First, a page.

Earthquakes

I used to sleep nude - until the earthquake. - Alyssa Milano

An earthquake is the sudden, rapid shaking of the earth, caused by the breaking and shifting of subterranean rock as it releases strain that has accumulated over a long time. While earthquakes are sometimes believed to be a West Coast occurrence, there are actually 45 states and territories throughout the United States that are at moderate to high risk for earthquakes.


Terminology

  • Aftershock - An earthquake of similar or lesser intensity that follows the main earthquake.
  • Earthquake - A sudden slipping or movement of a portion of the earth's crust, accompanied and followed by a series of vibrations.
  • Epicenter - The place on the earth's surface directly above the point on the fault where the earthquake rupture began. Once fault slippage begins, it expands along the fault during the earthquake and can extend hundreds of miles before stopping.
  • Fault - The fracture across which displacement has occurred during an earthquake. The slippage may range from less than an inch to more than 10 yards in a severe earthquake.
  • Magnitude - The amount of energy released during an earthquake, which is computed from the amplitude of the seismic waves. A magnitude of 7.0 on the Richter Scale indicates an extremely strong earthquake. Each whole number on the scale represents an increase of about 30 times more energy released than the previous whole number represents. Therefore, an earthquake measuring 6.0 is about 30 times more powerful than one measuring 5.0.
  • Seismic Waves - Vibrations that travel outward from the earthquake fault at speeds of several miles per second. Although fault slippage directly under a structure can cause considerable damage, the vibrations of seismic waves cause most of the destruction during earthquakes.

Earthquake Magnitude Scale


MagnitudeEarthquake EffectsEstimated Number Each Year
2.5 or lessUsually not felt, but can be recorded by seismograph.900,000
2.5 to 5.4Often felt, but only causes minor damage.30,000
5.5 to 6.0Slight damage to buildings and other structures.500
6.1 to 6.9May cause a lot of damage in very populated areas.100
7.0 to 7.9Major earthquake. Serious damage.20
8.0 or greaterGreat earthquake. Can totally destroy communities near the epicenter.One every 5 to 10 years


Before an Earthquake

  • To begin preparing, you should build an emergency kit and make a family communications plan.
  • Fasten heavy items such as shelves, pictures and mirrors securely to walls and away from beds, couches and anywhere people sit.
  • Install flexible pipe fittings to avoid gas or water leaks. Flexible fittings are more resistant to breakage.
  • Secure your water heater, refrigerator, furnace and gas appliances by strapping them to the wall studs and bolting to the floor. If recommended by your gas company, have an automatic gas shut-off valve installed that is triggered by strong vibrations.
  • Hold earthquake drills with your family members.
  • Locate safe spots in each room under a sturdy table or against an inside wall.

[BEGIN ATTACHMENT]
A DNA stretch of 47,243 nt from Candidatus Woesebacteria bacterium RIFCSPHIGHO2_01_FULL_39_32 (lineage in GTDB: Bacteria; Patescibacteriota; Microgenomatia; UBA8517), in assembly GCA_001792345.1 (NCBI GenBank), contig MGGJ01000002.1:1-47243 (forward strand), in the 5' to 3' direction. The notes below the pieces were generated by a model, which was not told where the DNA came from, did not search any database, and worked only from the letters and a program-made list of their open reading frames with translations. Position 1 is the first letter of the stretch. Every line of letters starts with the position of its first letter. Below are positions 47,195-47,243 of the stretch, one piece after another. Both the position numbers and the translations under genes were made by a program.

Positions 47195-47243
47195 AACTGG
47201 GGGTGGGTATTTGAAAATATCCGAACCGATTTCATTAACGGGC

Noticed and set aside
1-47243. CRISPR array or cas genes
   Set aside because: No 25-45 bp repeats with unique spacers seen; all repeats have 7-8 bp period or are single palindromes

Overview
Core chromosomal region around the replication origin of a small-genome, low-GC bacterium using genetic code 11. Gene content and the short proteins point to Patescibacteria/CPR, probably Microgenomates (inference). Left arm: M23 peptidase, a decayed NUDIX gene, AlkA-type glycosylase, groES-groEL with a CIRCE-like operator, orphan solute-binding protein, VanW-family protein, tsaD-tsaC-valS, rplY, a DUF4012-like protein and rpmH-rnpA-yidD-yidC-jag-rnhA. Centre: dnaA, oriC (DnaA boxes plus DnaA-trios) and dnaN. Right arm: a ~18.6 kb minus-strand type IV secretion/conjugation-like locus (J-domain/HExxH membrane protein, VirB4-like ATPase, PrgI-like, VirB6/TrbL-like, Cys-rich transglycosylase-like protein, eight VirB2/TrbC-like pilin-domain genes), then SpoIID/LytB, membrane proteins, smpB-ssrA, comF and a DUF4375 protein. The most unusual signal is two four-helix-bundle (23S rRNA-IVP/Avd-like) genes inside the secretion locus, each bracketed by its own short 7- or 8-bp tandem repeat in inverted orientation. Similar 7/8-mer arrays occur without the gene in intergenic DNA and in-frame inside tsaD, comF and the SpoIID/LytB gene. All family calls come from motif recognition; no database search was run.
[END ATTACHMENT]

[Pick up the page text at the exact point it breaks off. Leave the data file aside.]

During an Earthquake

  • If indoors:
    • Drop to the ground; take cover by getting under a sturdy table or other piece of furniture. If there isn't a table or desk near you, cover your face and head with your arms and crouch in an inside corner of the building.
    • Stay away from windows, outside doors and walls, and anything that could fall, such as lighting fixtures or furniture.
    • Stay in bed if you are there when the earthquake strikes. Hold on and protect your head with a pillow, unless you are under a heavy light fixture that could fall. In that case, move to the nearest safe place.
    • Do not use a doorway except if you know it is a load-bearing doorway and it is close to you. Many inside doorways are lightly constructed and do not offer protection.
    • Do not exit a building during the shaking. Research has shown that most injuries occur when people attempt to move to a different location inside the building or try to leave.
  • If in a Moving Vehicle:
    • Stop as quickly as safety permits and stay in the vehicle. Avoid stopping near or under buildings, trees, overpasses, and utility wires.
  • If outdoors:
    • Move away from buildings, streetlights, and utility wires.
    • Once in the open, stay there until the shaking stops. The greatest danger exists directly outside buildings, at exits and alongside exterior walls.
  • If trapped in debris:
    • Do not light a match.
    • Do not move about or kick up dust.
    • Cover your mouth with a handkerchief or clothing.
    • Tap on a pipe or wall so rescuers can locate you. Use a whistle if one is available. Shout only as a last resort. Shouting can cause you to inhale dangerous amounts of dust.

After an Earthquake

  • Listen to a battery-operated radio or television for the latest emergency information.
  • Expect aftershocks. These secondary shockwaves are usually less violent than the main quake but can be strong enough to do additional damage to weakened structures and can occur in the first hours, days, weeks, or even months after the quake.
  • Be aware of possible tsunamis if you live in coastal areas.
  • After it is safe to return, your safety should be your primary priority inspect utilities.
    • Check for gas leaks. If you smell gas or hear blowing or hissing noise, open a window and quickly leave the building. Turn off the gas at the outside main valve if you can and call the gas company, police and fire departments.
    • Look for electrical system damage. If you see sparks or broken or frayed wires, or if you smell hot insulation, turn off the electricity at the main fuse box or circuit breaker.
    • Check for sewage and water lines damage. If you suspect sewage lines are damaged, avoid using the toilets. If water pipes are damaged, contact the water company and avoid using water from the tap.
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